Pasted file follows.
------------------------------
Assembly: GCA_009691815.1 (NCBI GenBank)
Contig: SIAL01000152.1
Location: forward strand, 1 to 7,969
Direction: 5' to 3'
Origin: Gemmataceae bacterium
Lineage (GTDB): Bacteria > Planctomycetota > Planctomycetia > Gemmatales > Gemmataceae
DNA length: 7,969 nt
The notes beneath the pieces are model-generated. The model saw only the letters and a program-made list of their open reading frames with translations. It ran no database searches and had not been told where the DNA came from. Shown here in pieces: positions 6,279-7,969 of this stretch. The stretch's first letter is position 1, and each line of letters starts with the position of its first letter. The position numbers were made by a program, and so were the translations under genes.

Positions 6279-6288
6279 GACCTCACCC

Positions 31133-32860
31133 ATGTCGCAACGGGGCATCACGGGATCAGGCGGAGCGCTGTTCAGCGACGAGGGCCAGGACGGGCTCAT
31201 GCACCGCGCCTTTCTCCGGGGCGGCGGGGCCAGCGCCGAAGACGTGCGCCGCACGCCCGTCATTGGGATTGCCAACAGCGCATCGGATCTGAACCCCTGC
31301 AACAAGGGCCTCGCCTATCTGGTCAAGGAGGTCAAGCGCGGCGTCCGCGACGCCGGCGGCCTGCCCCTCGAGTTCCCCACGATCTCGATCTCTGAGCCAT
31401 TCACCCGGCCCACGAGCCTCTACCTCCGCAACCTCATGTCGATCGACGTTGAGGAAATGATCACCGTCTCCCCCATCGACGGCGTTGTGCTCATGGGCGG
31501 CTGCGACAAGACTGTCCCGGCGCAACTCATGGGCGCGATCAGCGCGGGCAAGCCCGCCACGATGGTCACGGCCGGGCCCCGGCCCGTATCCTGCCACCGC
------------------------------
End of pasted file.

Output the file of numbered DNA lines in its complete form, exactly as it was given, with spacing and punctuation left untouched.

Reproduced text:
Assembly: GCA_009691815.1 (NCBI GenBank)
Contig: SIAL01000152.1
Location: forward strand, 1 to 7,969
Direction: 5' to 3'
Origin: Gemmataceae bacterium
Lineage (GTDB): Bacteria > Planctomycetota > Planctomycetia > Gemmatales > Gemmataceae
DNA length: 7,969 nt
The notes beneath the pieces are model-generated. The model saw only the letters and a program-made list of their open reading frames with translations. It ran no database searches and had not been told where the DNA came from. Shown here in pieces: positions 6,279-7,969 of this stretch. The stretch's first letter is position 1, and each line of letters starts with the position of its first letter. The position numbers were made by a program, and so were the translations under genes.

Positions 6279-6288
6279 GACCTCACCC

Positions 31133-32860
31133 ATGTCGCAACGGGGCATCACGGGATCAGGCGGAGCGCTGTTCAGCGACGAGGGCCAGGACGGGCTCAT
31201 GCACCGCGCCTTTCTCCGGGGCGGCGGGGCCAGCGCCGAAGACGTGCGCCGCACGCCCGTCATTGGGATTGCCAACAGCGCATCGGATCTGAACCCCTGC
31301 AACAAGGGCCTCGCCTATCTGGTCAAGGAGGTCAAGCGCGGCGTCCGCGACGCCGGCGGCCTGCCCCTCGAGTTCCCCACGATCTCGATCTCTGAGCCAT
31401 TCACCCGGCCCACGAGCCTCTACCTCCGCAACCTCATGTCGATCGACGTTGAGGAAATGATCACCGTCTCCCCCATCGACGGCGTTGTGCTCATGGGCGG
31501 CTGCGACAAGACTGTCCCGGCGCAACTCATGGGCGCGATCAGCGCGGGCAAGCCCGCCACGATGGTCACGGCCGGGCCCCGGCCCGTATCCTGCCACCGC